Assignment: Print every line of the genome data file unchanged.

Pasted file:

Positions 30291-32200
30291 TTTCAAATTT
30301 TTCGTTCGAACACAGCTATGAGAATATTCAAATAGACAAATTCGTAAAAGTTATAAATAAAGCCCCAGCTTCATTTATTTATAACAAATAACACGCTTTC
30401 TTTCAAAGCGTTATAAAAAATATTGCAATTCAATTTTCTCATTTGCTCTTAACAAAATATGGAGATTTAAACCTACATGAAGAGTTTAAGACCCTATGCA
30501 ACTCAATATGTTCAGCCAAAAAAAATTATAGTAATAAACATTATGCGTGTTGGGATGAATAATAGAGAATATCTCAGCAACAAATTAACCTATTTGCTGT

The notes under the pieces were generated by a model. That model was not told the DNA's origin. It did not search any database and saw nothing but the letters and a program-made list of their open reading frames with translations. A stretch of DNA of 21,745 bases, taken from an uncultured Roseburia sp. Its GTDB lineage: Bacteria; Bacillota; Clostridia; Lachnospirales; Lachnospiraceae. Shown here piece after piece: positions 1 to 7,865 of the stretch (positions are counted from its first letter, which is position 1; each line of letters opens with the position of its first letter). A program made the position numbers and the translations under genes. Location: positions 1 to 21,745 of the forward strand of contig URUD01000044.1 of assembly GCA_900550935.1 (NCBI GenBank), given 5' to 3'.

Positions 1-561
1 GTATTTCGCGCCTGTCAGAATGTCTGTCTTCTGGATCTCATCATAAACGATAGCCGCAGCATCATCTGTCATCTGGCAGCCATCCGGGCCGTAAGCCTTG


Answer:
Positions 30291-32200
30291 TTTCAAATTT
30301 TTCGTTCGAACACAGCTATGAGAATATTCAAATAGACAAATTCGTAAAAGTTATAAATAAAGCCCCAGCTTCATTTATTTATAACAAATAACACGCTTTC
30401 TTTCAAAGCGTTATAAAAAATATTGCAATTCAATTTTCTCATTTGCTCTTAACAAAATATGGAGATTTAAACCTACATGAAGAGTTTAAGACCCTATGCA
30501 ACTCAATATGTTCAGCCAAAAAAAATTATAGTAATAAACATTATGCGTGTTGGGATGAATAATAGAGAATATCTCAGCAACAAATTAACCTATTTGCTGT

The notes under the pieces were generated by a model. That model was not told the DNA's origin. It did not search any database and saw nothing but the letters and a program-made list of their open reading frames with translations. A stretch of DNA of 21,745 bases, taken from an uncultured Roseburia sp. Its GTDB lineage: Bacteria; Bacillota; Clostridia; Lachnospirales; Lachnospiraceae. Shown here piece after piece: positions 1 to 7,865 of the stretch (positions are counted from its first letter, which is position 1; each line of letters opens with the position of its first letter). A program made the position numbers and the translations under genes. Location: positions 1 to 21,745 of the forward strand of contig URUD01000044.1 of assembly GCA_900550935.1 (NCBI GenBank), given 5' to 3'.

Positions 1-561
1 GTATTTCGCGCCTGTCAGAATGTCTGTCTTCTGGATCTCATCATAAACGATAGCCGCAGCATCATCTGTCATCTGGCAGCCATCCGGGCCGTAAGCCTTG